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>As far as the current tempest in a teapot over the small world papers,
>I'm not really sure what's worse: various people distorting the original
>results into an overly-clean "six degrees of seperation" myth, or
>various other people making a big show of "debunking" results which
>weren't there in the first place.  I expect that the world will get
>bored and move on in due time....
>
>-Carter

I couldn't agree more with Carter Butts. Another question, however, which
doesn't appear to receive much attention is whether the "Small World"
phenomenon matters very much.  In most of his work, Milgram liked to create
a splash by producing a flashy and counterintuitive phenomenon and then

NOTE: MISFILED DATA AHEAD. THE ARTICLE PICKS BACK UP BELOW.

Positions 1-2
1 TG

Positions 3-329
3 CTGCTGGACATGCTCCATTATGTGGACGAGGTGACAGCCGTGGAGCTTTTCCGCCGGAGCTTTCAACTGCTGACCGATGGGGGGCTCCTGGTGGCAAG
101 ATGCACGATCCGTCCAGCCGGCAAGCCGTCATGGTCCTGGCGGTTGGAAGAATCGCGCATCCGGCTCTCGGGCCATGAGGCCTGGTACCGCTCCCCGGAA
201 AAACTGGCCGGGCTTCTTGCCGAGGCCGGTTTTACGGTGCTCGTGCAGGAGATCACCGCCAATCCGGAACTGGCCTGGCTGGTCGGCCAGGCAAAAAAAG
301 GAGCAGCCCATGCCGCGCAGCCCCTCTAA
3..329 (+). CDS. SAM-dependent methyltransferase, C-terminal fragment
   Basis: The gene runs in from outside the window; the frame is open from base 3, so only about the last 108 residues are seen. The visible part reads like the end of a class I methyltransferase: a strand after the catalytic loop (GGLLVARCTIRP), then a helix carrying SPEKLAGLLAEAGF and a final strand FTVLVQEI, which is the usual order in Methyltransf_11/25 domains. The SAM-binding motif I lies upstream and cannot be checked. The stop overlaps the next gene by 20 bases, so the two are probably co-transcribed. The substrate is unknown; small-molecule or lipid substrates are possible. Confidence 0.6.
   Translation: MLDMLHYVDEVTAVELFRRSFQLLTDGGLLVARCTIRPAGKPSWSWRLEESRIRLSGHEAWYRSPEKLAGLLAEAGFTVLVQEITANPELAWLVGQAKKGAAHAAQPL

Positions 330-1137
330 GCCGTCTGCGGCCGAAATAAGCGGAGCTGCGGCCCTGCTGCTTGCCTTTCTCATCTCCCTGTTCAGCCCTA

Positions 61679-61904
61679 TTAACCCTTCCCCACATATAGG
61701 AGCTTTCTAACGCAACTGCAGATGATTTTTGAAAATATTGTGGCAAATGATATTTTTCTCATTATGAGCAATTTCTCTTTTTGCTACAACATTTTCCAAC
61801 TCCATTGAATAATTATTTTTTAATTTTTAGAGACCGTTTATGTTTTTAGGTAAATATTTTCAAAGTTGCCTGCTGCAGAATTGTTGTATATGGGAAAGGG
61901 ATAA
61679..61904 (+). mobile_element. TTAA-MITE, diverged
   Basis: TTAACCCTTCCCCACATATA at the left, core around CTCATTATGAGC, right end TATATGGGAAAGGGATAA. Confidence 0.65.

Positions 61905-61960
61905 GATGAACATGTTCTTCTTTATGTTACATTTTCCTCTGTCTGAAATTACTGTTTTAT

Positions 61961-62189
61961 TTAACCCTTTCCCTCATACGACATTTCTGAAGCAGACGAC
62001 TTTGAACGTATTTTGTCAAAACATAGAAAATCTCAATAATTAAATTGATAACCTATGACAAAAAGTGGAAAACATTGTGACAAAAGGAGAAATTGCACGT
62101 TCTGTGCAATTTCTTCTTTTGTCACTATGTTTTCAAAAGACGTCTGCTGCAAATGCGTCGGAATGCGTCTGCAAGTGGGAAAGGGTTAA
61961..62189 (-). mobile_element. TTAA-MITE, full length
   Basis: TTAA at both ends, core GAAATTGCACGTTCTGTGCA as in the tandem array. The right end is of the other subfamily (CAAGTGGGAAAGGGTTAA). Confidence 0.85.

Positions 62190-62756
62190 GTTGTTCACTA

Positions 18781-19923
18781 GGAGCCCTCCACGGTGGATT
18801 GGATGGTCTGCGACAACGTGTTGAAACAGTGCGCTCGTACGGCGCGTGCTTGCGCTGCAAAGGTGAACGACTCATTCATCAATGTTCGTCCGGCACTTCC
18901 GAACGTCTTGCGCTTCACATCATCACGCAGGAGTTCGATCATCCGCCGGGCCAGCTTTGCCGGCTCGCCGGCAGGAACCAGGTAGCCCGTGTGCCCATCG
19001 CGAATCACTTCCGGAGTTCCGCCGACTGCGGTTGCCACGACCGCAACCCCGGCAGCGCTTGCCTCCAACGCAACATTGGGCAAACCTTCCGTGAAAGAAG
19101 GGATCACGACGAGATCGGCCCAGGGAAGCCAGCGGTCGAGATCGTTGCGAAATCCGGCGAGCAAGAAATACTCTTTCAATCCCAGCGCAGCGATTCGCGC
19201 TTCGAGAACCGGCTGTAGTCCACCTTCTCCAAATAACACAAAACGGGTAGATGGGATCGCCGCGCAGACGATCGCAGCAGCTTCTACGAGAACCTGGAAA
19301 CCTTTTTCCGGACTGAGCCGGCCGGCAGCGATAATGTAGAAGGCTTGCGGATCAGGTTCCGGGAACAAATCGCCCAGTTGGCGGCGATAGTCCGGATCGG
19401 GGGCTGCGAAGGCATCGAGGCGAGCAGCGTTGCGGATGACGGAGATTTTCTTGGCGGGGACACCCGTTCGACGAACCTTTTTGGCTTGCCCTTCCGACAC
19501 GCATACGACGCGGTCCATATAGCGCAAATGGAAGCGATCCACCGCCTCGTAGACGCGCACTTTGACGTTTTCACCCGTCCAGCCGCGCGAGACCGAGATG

move on.

The point is whether the links in the chain which appears to tie two people
together are successively activated outside a deliberate experimental
context.  I happen to be two steps from Queen Elizabeth (through a former
academic colleague who became a politician and then a high government
official in London) and hence three steps from most world leaders.  The
practical significance of this is nil.

Ed Peay


School of Psychology
Flinders University
Adelaide, South Australia